Artwork by Julia Giles

Benefit Cap Judgment - 21 February 2014


Two lone parent families seek appeal to Supreme Court over disciminatory benefit cap policy.

The Court of Appeal today (21 February 2014) held that the government’s flagship ‘benefit cap’ policy discriminates against women, but that the discrimination is justified because it “reflects the political judgment of the Government.”  The Court dismissed an appeal brought by two lone parents and their children who sought to challenge the lawfulness of the government's flagship benefit cap policy.

The Court of Appeal also described as “a matter of some concern” the Government’s delay in addressing recognised problems with the benefit cap’s application to many women’s refuges, despite Lord Freud promising in April of last year that the issue would be addressed. However the Court accepted the Government’s assurance that they intend to act on this issue.

Both families in this appeal have fled violent marriages with their children, and live in overcrowded privately rented accommodation as they have not been able to obtain council housing. Because of this, they find themselves caught by the £500 per week benefit cap. These families have been hit by the cap because of their flight from violence and because of high private sector rents which they cannot avoid. The benefit cap threatens to leave them with so little disposable weekly income that they will have to choose between feeding their children and paying their rent. The government has recognised that the likely consequence of the cap is homelessness for thousands of families.

Victims of domestic violence are more likely to be affected by the cap because of the high cost of refuge accommodation and their entitlement to double housing payments when they have to flee their family home because of a risk of violence.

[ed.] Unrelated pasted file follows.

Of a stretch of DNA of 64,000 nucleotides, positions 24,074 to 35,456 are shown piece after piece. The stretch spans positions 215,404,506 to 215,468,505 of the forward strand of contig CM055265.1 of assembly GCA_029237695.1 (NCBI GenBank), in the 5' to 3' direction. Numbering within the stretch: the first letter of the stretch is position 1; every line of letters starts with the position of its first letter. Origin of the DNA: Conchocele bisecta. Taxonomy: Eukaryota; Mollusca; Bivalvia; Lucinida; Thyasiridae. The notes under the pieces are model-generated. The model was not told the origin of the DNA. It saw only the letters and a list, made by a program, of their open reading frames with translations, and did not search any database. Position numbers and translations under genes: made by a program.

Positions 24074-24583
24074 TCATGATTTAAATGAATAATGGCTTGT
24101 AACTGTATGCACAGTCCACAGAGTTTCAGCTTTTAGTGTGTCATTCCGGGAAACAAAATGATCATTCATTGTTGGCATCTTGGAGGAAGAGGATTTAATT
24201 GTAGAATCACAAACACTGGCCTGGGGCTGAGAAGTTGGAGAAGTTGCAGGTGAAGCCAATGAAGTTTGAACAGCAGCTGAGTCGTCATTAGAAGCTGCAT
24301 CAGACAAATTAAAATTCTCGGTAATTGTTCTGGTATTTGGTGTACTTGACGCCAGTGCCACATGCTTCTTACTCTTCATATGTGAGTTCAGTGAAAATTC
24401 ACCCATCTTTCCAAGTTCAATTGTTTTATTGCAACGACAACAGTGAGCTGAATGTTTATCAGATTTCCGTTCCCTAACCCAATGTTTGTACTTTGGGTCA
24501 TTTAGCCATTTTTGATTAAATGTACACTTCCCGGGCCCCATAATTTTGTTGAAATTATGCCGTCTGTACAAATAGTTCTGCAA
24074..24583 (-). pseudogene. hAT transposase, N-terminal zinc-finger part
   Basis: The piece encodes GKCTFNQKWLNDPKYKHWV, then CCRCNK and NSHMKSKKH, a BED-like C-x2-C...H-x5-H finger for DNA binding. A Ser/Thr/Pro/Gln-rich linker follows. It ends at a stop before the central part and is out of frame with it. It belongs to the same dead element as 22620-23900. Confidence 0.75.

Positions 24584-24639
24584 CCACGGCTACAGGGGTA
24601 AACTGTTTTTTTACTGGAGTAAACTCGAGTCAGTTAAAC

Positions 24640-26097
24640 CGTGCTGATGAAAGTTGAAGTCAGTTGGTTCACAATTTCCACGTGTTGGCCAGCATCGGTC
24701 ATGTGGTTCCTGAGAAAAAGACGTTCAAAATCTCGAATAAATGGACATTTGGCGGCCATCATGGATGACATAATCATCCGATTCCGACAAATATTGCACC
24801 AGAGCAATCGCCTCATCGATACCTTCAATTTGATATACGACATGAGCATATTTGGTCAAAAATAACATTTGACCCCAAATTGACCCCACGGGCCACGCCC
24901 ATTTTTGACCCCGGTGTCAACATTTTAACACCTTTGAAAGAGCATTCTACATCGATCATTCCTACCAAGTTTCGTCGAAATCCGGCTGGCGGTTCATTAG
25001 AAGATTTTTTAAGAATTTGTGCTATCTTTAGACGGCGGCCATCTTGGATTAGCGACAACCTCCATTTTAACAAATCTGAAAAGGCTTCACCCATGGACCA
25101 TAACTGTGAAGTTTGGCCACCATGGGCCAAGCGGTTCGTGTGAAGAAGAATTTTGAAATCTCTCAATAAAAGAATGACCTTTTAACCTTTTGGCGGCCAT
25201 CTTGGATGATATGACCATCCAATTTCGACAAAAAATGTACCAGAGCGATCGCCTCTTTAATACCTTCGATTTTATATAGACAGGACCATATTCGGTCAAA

The Appellants’ appeal was supported by Women’s Aid and there was substantial evidence before the Court about the impact of the cap on domestic violence victims.

Rebekah Carrier of Hopkin Murray Beskine Solicitors who represents the Appellants said:

"We are very disappointed with the decision of the Court of Appeal and hope to continue this challenge in  the Supreme Court. In particular it is disappointing that the Court declined to decide important issues of principle affecting the large numbers of women and children made homeless by domestic violence every year.  The Government promised to address this in April 2013, ten months ago, but has failed to do so.  The Court recognised the problem and expressed concern about the Government’s delay in addressing it, but they have abandoned many domestic violence victims to their fate until the Government chooses to act.  That is not good enough for my clients, or for the many women who will face a stark choice about whether to stay with a violent partner, or flee and risk losing their home or being destitute.

The benefit cap is already causing serious hardship to families across the country and to local authorities who are struggling to find accommodation for homeless families in crisis. It is not an exaggeration to say that the long term impact of the cap is going to trap some women and children in violent relationships, leave others hungry, homeless and isolated at times of crisis. The government seeks to justify the cap by the financial savings achieved but the long term consequences of this arbitrary benefit cap are likely to have not only devastating consequences for individual children but serious financial costs as the fallout impacts on other public services including social services, education and the justice system."


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